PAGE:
In operation, the power storage unit 22 receives power from the principal power unit 16 over conductors 44 of the A/C power bus assembly 42. The power received is converted into the appropriate energy mode required by the energy storage device 26 and maintained in the energy storage device 26 until required during the operation of the vehicle 10. If the principal power unit 16 is not functioning for any reason, the energy in the power storage unit can be utilized to operate, for a given period of time, the vehicle 10 or any of the modules 84 or auxiliary modules 86 mounted on the vehicle 10.

Energy storage recharge of the power storage unit 22 by the principal power unit 16 will begin automatically and immediately after the vehicle 10 arrives at its destination and will continue during the vehicle's return run to its original location. The state of charge of the power storage unit 22 will be maintained between missions by a simple plug connection to a power receptacle in the vehicle's garage or storage location, which receptacle will automatically disconnect as the vehicle 10 leaves such site. The power storage unit 22 can also receive energy generated by the electric motors 28 when the motors are configured in a regeneration mode in which case they will function as a generator. Such functionality is utilized in a braking procedure for the vehicle is determined by the operator at the user interface 36 of the vehicle controller 34. The electric motor 28 and AC power bus assembly 42 can also be configured to regenerate power back to the principal power unit 16.

An additional module 84 that is provided in another embodiment of the vehicle 10 is an energy dissipation unit 32 coupled to the A/C bus assembly 42 and the data bus network 76. If it is determined that the principal power unit 16 or the electric motors 28 or any other auxiliary module 86 generating too much power or are not utilizing sufficient power, the excess power can be dissipated through the energy dissipation device 32. An example of an energy dissipation device 32 is a resistive coil that may be additionally cooled by fans or an appropriate fluid. Another example of an energy dissipation unit 32 is a steam generator which utilizes excess heat generated in the vehicle to heat water to produce steam.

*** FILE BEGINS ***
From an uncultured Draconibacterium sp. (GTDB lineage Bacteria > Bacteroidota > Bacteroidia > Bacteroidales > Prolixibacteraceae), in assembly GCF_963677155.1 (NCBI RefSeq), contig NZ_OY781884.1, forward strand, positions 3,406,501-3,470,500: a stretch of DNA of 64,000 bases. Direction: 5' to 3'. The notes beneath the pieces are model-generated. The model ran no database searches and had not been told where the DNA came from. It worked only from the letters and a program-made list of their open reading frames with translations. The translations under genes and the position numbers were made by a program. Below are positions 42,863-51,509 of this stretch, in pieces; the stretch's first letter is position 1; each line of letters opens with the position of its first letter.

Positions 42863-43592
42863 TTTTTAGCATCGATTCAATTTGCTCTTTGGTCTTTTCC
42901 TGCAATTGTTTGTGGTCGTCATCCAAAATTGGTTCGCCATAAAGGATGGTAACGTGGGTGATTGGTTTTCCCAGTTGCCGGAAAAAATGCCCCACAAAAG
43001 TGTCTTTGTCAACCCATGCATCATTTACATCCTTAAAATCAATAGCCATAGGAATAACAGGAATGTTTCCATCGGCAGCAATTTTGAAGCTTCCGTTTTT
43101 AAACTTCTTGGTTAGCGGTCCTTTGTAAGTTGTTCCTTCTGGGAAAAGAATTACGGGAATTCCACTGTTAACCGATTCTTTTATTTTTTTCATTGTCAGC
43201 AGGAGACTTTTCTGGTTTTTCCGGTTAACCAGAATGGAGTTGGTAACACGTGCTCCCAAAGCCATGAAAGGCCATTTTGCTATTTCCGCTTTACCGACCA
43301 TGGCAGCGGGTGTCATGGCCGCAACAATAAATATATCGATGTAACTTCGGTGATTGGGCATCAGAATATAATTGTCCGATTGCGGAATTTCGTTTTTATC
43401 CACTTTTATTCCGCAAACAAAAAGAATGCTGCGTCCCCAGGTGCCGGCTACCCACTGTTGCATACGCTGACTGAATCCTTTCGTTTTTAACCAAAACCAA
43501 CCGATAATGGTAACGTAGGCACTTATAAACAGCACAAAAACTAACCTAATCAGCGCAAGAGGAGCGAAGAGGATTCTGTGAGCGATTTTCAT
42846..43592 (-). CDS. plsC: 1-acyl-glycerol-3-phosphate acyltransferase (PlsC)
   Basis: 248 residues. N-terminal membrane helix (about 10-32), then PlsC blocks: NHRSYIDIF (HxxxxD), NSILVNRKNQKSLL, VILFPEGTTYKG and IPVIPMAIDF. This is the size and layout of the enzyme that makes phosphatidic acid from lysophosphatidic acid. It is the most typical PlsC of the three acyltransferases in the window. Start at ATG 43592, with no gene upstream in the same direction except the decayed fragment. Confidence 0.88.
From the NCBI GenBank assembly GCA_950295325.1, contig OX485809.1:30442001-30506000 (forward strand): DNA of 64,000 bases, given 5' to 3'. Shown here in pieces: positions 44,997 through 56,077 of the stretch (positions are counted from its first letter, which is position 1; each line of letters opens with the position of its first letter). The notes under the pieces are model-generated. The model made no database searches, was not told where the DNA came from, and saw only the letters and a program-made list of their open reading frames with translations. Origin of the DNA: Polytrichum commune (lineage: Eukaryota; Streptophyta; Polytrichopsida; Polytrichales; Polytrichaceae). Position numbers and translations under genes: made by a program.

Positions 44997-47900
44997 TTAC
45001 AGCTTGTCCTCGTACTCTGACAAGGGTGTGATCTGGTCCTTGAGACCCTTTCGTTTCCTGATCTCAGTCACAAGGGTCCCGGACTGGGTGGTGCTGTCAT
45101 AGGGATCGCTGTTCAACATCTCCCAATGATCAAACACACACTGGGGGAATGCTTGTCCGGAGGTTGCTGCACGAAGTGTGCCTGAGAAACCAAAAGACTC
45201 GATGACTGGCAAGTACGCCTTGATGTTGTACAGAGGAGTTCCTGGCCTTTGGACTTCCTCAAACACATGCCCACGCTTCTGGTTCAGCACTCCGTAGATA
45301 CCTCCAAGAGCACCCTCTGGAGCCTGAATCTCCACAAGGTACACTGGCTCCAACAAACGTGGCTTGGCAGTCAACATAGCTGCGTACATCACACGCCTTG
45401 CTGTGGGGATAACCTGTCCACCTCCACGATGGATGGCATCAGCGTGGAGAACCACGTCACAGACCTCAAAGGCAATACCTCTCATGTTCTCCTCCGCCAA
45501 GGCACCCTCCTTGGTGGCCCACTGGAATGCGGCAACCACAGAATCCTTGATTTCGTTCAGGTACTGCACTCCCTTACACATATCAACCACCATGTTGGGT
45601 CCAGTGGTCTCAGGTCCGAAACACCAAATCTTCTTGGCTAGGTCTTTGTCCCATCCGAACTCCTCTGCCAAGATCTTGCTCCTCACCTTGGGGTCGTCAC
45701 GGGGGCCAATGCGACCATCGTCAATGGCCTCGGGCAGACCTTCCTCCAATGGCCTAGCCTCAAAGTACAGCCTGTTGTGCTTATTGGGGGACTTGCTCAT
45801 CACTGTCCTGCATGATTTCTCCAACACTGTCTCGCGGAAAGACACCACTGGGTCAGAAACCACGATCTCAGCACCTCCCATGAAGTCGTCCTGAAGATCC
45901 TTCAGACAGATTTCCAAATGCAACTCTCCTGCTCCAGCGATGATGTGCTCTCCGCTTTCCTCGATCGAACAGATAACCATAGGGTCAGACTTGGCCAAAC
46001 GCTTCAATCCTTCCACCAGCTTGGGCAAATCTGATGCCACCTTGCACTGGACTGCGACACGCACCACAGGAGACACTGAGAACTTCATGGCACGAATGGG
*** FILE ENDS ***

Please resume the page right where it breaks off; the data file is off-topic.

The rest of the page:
Referring to FIG. 4, a method of transferring data indicative of an electronic traction vehicle 10 to potential customers over the Internet 92 includes obtaining information on an electronic traction vehicle 10 including dates, prices, shipping times, shipping locations, general shipping data, module type, inventory, specification information, graphics, source data, trademarks, certification marks and combinations thereof. The method further includes entering the information on to a terminal 90 that is operationally connected to an Internet server. Terminal 90 may be a microprocessor, a computer, or other conventionally known device capable of operationally connecting to a conventionally known Internet server. The method further includes transmitting to the information from terminal 90 to the Internet server that is operationally connected to Internet 92. The method allows manufacturers 94, distributors 96, retailers 97 and customers 98, through the use of terminals 90, to transmit information, regarding the electronic traction vehicle 10 and the potential sale of the electronic traction vehicle 10 to customers, to one another individually, collectively or by any combination thereof.

Thus, there is provided an electronic traction vehicle of modular design with the modules interconnected by an A/C bus assembly and a data bus network. Although the invention has been described in conjunction with specific embodiments, thereof, it is evident that many alternatives, modifications and variations will be apparent to those ordinarily skilled in the art. For example, an electronic traction vehicle using a modular component design can be utilized as a fire truck for use at an airport or one that can negotiate severe off road terrain. The vehicle can also be used in a military configuration with the ability to negotiate extreme side slopes and negotiate extreme maneuvers at high speeds. The modular aspect of the vehicle architecture will allow for optimum placement of components to maximize performance with regard to center of gravity which will facilitate its operational capabilities. Accordingly, it is intended to embrace all such alternatives, modifications and variations that fall within the spirit and scope of the appended claims.

Patent Citations
Cited PatentFiling datePublication dateApplicantTitle
US1951089Dec 12, 1931Mar 13, 1934Reuben E FielderDriving mechanism for motor vehicles
US3524069Feb 28, 1967Aug 11, 1970Alexandr Dmitrievich StepanovDevice for controlling the current of the electric traction motors of an a.c. thermal-electric drive
US3690559Sep 16, 1970Sep 12, 1972Rudloff Robert HTractor mounted pavement washer
US3764867Nov 14, 1972Oct 9, 1973Gen ElectricTraction motor speed regulation for propulsion systems providing smooth stepless changes in speed and automatic wheel slip control
US3799284Oct 30, 1972Mar 26, 1974B HenderDrive systems
US3865209Jul 2, 1973Feb 11, 1975Toru AiharaElectrically driven industrial vehicles
US3966067Jul 24, 1974Jun 29, 1976Frodsham, E. DaleDisposal vehicle
US4021704Feb 27, 1976May 3, 1977Borg-Warner CorporationPhase sequence correcting system for three-phase AC power
US4088934Oct 4, 1976May 9, 1978General Electric CompanyMeans for stabilizing an a-c electric motor drive system
US4097925Mar 15, 1976Jun 27, 1978Butler Jr William HProcess and apparatus for mixing and transporting cement
US4113045Feb 16, 1977Sep 12, 1978Downing Jr James HAll-electric a.c. tractor
US4196785Sep 11, 1978Apr 8, 1980Downing James H JrAll-electric A.C. tractor